What Sotomayor Means for Immigration Reform

While it is still early in the effort to put Sonia Sotomayor on the Supreme Court, my sense is that if she does make it, the prospects for passing immigration reform this year will improve. 

Part of the reason why has to do with how the White House has introduced her to all of us. The emphasis on her hard-scrabble roots, the classic immigrant struggle, her father who never spoke English, her own incredible success, is itself a deeply powerful repudiation of the other less than flattering narratives about Hispanic immigrants we've seen in the media these past few years.  As I wrote the other day, her nomination - along with many other moments - Bill Richardson's candidacv, President Obama's own story - is one more step in the American people's coming to terms with, and largely accepting, our emerging, much more diverse racial and ethnic demographic construct of the early 21st century.  

The acceptance of these new demographic realities, driven by the vast waves of immigration in the United States in recent years, is at the very core of our ability to pass an immigration reform bill along the lines of what we passed in 2006. As we have reported to you many times, in poll after poll taken over the past four years, a strong majority of Americans, between 55 and 70 percent, are willing to allow the 11 million undocumented immigrants living and working among us to stay, and build lives for themselves and their families here. For many Americans, this act of allowing the undocumenteds to stay is not just about fairness, and making sure taxpayers are not unduly burdened, but about accepting another huge traunch of Hispanic immigrants, accelerating even further the already dramatic demographic changes under way.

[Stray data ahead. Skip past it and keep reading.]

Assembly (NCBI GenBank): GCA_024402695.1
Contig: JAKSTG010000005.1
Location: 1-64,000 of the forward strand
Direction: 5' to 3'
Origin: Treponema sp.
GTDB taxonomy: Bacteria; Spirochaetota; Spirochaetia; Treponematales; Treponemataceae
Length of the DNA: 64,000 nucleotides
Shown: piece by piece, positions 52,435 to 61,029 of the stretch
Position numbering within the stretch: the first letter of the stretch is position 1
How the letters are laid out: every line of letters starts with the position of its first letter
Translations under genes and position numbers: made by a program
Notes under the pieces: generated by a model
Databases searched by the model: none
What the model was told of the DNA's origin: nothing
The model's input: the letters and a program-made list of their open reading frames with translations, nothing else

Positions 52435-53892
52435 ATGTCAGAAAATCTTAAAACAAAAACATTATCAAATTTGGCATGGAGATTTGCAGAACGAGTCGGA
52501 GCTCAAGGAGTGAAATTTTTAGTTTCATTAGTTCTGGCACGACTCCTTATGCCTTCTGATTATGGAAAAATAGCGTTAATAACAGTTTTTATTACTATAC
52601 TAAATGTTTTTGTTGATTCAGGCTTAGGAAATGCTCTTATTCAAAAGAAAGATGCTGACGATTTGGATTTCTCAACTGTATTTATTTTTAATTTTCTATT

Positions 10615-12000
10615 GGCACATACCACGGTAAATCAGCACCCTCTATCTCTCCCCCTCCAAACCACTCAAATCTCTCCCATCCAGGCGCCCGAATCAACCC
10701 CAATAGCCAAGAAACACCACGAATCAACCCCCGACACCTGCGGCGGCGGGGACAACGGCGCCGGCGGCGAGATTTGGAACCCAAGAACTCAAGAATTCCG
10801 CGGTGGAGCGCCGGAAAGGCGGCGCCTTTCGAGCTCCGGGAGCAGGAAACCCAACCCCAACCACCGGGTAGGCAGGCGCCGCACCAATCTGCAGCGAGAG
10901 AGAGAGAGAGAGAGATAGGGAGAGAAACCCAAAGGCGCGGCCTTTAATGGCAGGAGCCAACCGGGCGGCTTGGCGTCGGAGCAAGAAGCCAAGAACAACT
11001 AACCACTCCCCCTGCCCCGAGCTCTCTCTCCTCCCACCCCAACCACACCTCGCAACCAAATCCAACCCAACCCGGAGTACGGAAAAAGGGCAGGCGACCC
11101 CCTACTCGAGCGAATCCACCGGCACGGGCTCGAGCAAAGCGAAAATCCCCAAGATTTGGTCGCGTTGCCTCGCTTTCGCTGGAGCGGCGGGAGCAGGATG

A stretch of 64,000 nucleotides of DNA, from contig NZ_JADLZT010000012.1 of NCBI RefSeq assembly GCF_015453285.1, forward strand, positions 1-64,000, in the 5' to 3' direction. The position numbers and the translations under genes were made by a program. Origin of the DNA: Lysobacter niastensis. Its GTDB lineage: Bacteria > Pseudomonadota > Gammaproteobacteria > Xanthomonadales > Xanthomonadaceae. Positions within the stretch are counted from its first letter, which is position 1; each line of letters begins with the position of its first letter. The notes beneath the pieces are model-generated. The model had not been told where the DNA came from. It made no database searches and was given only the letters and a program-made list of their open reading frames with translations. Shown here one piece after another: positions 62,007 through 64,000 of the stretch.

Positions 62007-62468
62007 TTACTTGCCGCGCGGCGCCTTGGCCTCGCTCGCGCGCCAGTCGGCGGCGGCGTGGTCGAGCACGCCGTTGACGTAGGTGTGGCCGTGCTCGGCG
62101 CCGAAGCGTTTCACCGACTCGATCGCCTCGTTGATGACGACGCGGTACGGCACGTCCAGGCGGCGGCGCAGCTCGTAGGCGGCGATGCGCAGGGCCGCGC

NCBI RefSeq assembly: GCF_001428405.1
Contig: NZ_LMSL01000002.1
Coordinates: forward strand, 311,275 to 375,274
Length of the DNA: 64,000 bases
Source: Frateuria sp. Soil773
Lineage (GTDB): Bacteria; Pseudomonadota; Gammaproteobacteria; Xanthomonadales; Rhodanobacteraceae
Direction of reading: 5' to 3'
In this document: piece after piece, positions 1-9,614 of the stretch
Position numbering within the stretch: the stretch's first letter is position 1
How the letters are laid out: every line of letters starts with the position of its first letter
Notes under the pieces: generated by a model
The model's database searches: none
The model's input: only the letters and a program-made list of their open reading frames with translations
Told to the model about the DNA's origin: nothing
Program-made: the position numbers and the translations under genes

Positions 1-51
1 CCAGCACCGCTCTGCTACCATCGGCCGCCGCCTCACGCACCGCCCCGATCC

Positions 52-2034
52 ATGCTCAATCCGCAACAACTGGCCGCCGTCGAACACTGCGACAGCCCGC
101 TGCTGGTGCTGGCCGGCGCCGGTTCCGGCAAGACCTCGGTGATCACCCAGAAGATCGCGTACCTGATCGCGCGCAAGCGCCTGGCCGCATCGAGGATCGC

For there should be no mistake about this - any civil society would have a hard time accepting the level of demographic change America is undergoing right now. That only 15-20 percent of the nation is up in arms about it shows once again, at its heart, what a good and generous nation America is.

Months of discussion of Sotomayor's inspiring story will be a daily and powerful antidote to Lou Dobbs and the other racial scapegoaters who have come to occupy the airwaves.  If she joins the court for the fall term, in September, it will be a powerful affirmation of our new direction, and an elegant table setter for a fall effort to pass comprehensive immigration reform before the end of the year. 

Kudos once again to President Obama. Few politicians in recent history have been as comfortable taking risks, of not taking the easy path, as he. And for that I am, once again, very proud of our President, that self described "mutt" we have leading us today, with grace, to a better place.